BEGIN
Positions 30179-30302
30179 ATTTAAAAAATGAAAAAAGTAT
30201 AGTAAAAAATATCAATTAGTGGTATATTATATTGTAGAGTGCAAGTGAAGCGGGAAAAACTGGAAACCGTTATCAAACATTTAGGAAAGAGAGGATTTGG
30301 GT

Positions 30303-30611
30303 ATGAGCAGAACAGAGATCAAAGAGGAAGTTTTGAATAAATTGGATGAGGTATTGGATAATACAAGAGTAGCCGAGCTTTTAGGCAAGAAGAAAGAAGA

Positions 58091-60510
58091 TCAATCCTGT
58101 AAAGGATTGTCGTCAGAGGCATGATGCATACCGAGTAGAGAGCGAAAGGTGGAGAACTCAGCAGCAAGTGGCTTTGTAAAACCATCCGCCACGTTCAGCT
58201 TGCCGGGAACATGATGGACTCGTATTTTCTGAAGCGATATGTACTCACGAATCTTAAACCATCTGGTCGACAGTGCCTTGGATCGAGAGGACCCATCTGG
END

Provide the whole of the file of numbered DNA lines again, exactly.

Positions 30179-30302
30179 ATTTAAAAAATGAAAAAAGTAT
30201 AGTAAAAAATATCAATTAGTGGTATATTATATTGTAGAGTGCAAGTGAAGCGGGAAAAACTGGAAACCGTTATCAAACATTTAGGAAAGAGAGGATTTGG
30301 GT

Positions 30303-30611
30303 ATGAGCAGAACAGAGATCAAAGAGGAAGTTTTGAATAAATTGGATGAGGTATTGGATAATACAAGAGTAGCCGAGCTTTTAGGCAAGAAGAAAGAAGA

Positions 58091-60510
58091 TCAATCCTGT
58101 AAAGGATTGTCGTCAGAGGCATGATGCATACCGAGTAGAGAGCGAAAGGTGGAGAACTCAGCAGCAAGTGGCTTTGTAAAACCATCCGCCACGTTCAGCT
58201 TGCCGGGAACATGATGGACTCGTATTTTCTGAAGCGATATGTACTCACGAATCTTAAACCATCTGGTCGACAGTGCCTTGGATCGAGAGGACCCATCTGG